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Leif Groop

Leif Groop

Principal investigator

Leif Groop

Effect of a common variant of the PCSK2 gene on reduced insulin secretion.


  • Anna Jonsson
  • B Isomaa
  • Tiinamaija Tuomi
  • Jonas Eriksson
  • Leif Groop
  • Valeriya Lyssenko

Summary, in English


Individuals at risk of developing type 2 diabetes show a progressive decline in insulin secretion and increased insulin resistance over time. However, inability of the beta cells to compensate for the increased insulin resistance represents a key defect leading to overt type 2 diabetes. The aims of the present study were to replicate the association between genetic variants of the PCSK2 gene and insulin secretion, and to explore the effect on risk of type 2 diabetes.

METHODS: Replication of PCSK2 variants against insulin secretion included 7,682 non-diabetic Scandinavian individuals. Insulin secretion was measured as the corrected insulin response or disposition index, i.e. insulin secretion adjusted for the degree of insulin resistance. Risk of type 2 diabetes was studied in 28,287 Scandinavian individuals.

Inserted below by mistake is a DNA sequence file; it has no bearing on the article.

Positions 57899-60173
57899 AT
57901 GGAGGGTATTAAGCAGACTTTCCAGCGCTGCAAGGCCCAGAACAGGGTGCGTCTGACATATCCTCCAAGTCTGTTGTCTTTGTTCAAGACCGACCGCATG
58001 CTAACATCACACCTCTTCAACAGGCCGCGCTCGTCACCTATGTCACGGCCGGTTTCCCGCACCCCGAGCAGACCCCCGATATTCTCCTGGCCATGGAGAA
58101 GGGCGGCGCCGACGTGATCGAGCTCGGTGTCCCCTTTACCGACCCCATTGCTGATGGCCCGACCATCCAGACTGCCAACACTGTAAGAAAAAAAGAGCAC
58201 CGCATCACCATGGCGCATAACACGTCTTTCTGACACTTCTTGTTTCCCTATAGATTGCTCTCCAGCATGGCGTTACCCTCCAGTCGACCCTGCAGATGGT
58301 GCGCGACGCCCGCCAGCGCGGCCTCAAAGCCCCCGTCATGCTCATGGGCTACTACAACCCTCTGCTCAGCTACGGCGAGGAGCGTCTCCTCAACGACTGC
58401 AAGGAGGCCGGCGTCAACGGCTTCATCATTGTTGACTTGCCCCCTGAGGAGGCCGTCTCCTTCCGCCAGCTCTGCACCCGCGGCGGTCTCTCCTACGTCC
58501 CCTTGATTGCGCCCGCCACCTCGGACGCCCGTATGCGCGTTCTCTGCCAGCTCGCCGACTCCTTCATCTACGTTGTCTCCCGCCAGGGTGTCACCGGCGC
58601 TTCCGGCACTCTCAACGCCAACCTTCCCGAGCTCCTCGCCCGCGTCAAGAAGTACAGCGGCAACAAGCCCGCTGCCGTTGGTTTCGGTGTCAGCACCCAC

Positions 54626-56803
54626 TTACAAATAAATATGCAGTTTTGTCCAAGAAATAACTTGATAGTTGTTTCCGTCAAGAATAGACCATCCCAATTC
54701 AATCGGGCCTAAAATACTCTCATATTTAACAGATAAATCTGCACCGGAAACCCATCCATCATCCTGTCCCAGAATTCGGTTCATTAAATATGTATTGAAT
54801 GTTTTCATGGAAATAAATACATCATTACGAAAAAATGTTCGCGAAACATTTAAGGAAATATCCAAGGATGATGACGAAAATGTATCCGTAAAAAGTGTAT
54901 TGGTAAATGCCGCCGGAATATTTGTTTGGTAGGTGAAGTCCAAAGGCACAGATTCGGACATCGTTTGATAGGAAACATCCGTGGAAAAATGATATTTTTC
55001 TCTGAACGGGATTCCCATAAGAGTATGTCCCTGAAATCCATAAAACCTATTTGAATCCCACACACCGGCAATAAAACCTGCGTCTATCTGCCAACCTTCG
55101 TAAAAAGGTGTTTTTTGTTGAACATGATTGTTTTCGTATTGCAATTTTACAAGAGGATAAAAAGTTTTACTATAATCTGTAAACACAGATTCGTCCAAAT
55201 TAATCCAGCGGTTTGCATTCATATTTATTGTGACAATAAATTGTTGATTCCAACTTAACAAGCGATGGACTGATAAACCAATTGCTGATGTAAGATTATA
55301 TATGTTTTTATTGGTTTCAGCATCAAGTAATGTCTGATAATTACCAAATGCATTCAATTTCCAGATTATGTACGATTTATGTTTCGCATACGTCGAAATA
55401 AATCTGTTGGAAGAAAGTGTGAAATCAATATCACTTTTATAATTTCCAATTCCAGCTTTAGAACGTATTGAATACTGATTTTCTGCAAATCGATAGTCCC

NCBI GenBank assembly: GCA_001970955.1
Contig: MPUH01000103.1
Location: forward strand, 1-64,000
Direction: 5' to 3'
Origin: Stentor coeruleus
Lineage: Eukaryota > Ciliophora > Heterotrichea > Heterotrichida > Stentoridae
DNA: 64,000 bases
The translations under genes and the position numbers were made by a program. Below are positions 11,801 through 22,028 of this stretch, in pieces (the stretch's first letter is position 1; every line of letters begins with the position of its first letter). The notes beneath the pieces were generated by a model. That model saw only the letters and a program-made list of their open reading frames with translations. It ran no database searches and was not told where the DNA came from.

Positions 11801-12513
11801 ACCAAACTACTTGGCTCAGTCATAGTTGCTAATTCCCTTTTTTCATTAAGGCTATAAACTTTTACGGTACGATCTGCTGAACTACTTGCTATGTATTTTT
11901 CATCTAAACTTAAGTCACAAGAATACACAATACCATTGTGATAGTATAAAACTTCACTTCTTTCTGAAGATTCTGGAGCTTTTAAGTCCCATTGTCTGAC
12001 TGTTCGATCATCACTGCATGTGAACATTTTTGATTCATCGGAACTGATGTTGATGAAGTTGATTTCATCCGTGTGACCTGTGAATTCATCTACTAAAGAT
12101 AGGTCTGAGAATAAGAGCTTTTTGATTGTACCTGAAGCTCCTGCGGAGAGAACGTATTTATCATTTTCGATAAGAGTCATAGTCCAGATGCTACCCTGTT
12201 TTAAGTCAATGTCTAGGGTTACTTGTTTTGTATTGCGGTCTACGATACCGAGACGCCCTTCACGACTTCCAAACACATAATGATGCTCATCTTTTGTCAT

RESULTS: The C-allele of PCSK2 rs2208203 was associated with reduced insulin secretion measured as the corrected insulin response (n = 8,151; β = -0.112, p = 1.3 × 10(-6)) as well as disposition index (n = 8,078, β = -0.128, p = 1.6 × 10(-7)). The variant was also associated with lower fasting glucagon levels (β = -0.084, p = 0.005) in non-diabetic individuals with a fasting plasma glucose of over 5.5 mmol/l. In human pancreatic islets, PCSK2 expression correlated negatively with HbA(1c) (n = 133, r = -0.196, p = 0.038), and showed a tendency to be lower in hyperglycaemic (HbA(1c) ≥6.0% or type 2 diabetes; n = 47, p = 0.13) than normoglycaemic (HbA(1c) >6.0%; n = 66) donors. The presence of the PCSK2 rs2208203 risk allele did not influence gene expression, nor did it show an apparent risk in terms of type 2 diabetes.


A variant of the PCSK2 gene was associated with reduced glucose-stimulated insulin secretion, but also with lower glucagon levels, which could potentially counteract the effects of decreased insulin secretion on the risk of type 2 diabetes.


  • Genomics, Diabetes and Endocrinology
  • EXODIAB: Excellence of Diabetes Research in Sweden
  • EpiHealth: Epidemiology for Health

Publishing year






Document type

Journal article




  • Endocrinology and Diabetes



Research group

  • Genomics, Diabetes and Endocrinology


  • ISSN: 1432-0428